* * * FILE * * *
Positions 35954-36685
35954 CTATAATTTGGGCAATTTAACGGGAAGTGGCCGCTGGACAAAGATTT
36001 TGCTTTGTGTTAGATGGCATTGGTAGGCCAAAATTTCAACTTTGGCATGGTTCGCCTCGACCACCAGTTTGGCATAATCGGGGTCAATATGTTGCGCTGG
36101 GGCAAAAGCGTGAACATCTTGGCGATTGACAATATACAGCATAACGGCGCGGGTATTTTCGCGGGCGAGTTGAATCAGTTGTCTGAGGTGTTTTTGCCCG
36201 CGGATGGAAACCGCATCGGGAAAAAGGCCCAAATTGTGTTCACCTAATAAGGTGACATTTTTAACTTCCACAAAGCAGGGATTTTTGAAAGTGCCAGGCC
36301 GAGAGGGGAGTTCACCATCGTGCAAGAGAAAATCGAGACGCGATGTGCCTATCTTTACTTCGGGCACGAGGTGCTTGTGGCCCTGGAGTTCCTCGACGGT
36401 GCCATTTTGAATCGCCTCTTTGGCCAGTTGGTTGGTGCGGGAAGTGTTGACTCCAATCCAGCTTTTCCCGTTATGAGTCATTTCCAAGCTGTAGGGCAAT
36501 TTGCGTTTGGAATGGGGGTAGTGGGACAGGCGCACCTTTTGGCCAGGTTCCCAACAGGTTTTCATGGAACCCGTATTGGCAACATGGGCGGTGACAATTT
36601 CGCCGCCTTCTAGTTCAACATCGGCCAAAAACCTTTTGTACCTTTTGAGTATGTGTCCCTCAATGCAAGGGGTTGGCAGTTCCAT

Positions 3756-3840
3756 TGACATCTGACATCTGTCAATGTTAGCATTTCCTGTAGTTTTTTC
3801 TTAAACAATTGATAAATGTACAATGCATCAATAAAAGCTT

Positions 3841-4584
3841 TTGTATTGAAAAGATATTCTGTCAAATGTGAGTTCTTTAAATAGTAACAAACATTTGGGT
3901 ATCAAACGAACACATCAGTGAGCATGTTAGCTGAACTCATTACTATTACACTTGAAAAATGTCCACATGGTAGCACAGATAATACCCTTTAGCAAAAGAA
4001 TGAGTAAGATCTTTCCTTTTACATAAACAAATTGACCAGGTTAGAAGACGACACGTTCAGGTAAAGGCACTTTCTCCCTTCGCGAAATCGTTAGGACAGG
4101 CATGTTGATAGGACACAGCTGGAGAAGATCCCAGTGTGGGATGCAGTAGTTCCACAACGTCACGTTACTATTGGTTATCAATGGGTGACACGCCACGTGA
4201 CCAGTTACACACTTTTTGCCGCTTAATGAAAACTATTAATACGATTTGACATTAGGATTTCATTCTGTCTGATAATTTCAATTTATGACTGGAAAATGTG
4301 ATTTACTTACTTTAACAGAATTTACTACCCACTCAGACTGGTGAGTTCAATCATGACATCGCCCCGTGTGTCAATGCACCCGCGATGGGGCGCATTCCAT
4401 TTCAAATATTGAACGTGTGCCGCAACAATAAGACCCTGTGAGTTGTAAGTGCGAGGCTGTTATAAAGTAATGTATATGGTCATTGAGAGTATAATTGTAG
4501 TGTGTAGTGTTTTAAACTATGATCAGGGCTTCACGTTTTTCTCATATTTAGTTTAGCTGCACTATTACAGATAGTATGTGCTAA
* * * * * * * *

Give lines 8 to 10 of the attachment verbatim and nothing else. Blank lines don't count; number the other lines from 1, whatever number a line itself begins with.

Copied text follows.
36501 TTGCGTTTGGAATGGGGGTAGTGGGACAGGCGCACCTTTTGGCCAGGTTCCCAACAGGTTTTCATGGAACCCGTATTGGCAACATGGGCGGTGACAATTT
36601 CGCCGCCTTCTAGTTCAACATCGGCCAAAAACCTTTTGTACCTTTTGAGTATGTGTCCCTCAATGCAAGGGGTTGGCAGTTCCAT

Positions 3756-3840